A second Rhode Island health official has not ruled out bringing back school mask mandates, while speaking in a deposition performed for an ongoing lawsuit brought by parents upset their children had to wear masks at school.
“Based on what we know today, RIDOH would not recommend a masking mandate be put in place,” Jaime Comella, director of the Center for COVID-19 Epidemiology at the Rhode Island Department of Health (RIDOH), said during a July deposition, according to a transcript reviewed by The Epoch Times.
“Unless something changes drastically with a new variant that would cause an increase in pediatric hospitalizations or death, I don’t foresee masking being mandated in schools,” she added.
Comella was not aware that there have been zero pediatric deaths in Rhode Island caused by COVID-19. In fact, nobody under 25 has perished from the illness, according to RIDOH data.
Comella is the second RIDOH official not to rule out bringing back a mask mandate in the state, the nation’s smallest by size.
Dr. James McDonald, the agency’s former director, who was still employed by the department when he spoke in June in a deposition for the case, also said a mandate could be brought back.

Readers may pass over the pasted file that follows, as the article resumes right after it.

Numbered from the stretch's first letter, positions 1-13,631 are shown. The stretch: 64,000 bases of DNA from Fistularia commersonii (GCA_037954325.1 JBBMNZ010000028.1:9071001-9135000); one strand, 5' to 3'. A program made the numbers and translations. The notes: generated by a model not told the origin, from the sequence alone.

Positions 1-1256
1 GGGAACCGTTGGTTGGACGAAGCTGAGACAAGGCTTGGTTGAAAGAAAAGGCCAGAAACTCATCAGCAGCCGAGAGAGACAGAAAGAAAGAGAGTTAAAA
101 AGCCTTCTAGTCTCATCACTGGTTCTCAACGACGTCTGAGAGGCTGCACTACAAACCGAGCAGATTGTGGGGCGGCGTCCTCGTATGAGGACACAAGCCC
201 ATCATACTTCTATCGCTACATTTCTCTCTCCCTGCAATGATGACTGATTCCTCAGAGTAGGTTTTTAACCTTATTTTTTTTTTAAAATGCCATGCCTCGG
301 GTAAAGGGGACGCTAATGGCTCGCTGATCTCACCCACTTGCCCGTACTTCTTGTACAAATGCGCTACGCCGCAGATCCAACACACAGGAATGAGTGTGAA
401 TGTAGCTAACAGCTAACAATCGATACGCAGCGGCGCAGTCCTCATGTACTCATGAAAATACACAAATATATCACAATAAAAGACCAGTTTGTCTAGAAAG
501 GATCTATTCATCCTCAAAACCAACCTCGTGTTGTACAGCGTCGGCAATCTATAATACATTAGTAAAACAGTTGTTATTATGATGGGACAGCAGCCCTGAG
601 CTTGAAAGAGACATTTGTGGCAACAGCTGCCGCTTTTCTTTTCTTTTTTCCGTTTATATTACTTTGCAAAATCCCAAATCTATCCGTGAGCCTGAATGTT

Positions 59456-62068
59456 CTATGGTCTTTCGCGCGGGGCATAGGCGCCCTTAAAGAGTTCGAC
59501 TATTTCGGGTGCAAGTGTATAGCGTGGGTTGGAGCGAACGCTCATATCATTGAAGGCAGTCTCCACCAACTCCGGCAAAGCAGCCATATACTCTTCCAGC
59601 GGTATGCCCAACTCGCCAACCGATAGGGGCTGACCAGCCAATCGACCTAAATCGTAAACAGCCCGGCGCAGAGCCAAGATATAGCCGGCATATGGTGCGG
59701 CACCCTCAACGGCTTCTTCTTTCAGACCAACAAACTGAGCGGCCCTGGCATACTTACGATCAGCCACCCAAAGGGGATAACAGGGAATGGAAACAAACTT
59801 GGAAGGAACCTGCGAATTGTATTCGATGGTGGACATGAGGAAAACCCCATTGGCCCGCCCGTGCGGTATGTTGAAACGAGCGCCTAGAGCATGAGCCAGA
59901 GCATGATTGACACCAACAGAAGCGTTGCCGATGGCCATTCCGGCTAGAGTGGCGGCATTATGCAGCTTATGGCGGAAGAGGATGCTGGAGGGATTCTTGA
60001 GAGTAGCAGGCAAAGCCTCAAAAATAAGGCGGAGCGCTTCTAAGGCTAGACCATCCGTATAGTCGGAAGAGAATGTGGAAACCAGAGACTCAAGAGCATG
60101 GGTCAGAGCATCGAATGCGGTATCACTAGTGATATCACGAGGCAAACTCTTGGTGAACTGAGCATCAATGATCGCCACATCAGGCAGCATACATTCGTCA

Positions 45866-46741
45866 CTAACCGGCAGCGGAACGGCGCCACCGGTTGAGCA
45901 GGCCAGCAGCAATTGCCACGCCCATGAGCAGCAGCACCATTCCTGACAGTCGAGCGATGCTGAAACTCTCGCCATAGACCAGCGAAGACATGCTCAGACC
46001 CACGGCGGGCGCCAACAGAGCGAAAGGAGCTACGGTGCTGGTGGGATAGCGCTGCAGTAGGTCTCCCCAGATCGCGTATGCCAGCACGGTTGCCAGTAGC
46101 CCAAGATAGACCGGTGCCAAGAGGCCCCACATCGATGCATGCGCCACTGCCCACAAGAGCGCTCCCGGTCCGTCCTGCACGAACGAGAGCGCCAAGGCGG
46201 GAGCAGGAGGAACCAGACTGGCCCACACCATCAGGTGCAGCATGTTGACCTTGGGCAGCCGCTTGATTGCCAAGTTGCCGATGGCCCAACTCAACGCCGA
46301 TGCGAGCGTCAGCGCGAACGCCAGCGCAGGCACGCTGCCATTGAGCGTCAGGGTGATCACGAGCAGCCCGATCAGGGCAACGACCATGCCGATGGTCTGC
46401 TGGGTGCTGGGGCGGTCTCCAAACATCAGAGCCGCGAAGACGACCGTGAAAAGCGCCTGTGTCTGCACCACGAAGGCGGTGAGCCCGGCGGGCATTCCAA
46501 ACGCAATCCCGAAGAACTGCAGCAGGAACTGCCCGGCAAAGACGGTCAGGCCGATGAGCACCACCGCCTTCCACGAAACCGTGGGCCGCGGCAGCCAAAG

The school mask mandate previously in place in Rhode Island was lifted in March, based on a decision by the health department and Gov. Dan McKee, a Democrat.
RIDOH and a spokeswoman for McKee did not respond to requests for comment.
On May 19, RIDOH sent out a memo to primary school administrators, saying it recommended “universal indoor masking policies” in schools located in counties that the U.S. Centers for Disease Control and Prevention designated as having high community transmission of the virus that causes COVID-19.
A day later, a letter to parents and students said that students who tested positive for COVID-19, even if they were vaccinated, “must stay home and isolate for at least 5 days” and, if they returned to school on day 6, “they must wear a well-fitting mask on the bus, in school, and at all school-associated masks.
McDonald claimed the letter was not a mandate. He said compliance was voluntary despite the use of the word “must.”
He also said he did not compose the memo or the letter.
Plaintiffs in the school masking case were told by a lawyer with the Rhode Island Office of the Attorney General that Comella was “most responsible” for communicating to the Rhode Island Department of Education that the May 19 memo “should be interpreted as recommending that school districts located in ‘high’ tier communities mandate the wearing of face masks while in school.”
Comella said she did not draft the memo, though a working group she’s a part of with people from other states’ departments did discuss “the concepts” that were included.
Comella also said that parents reading the letter would be wrong to think it was conveying a masking requirement.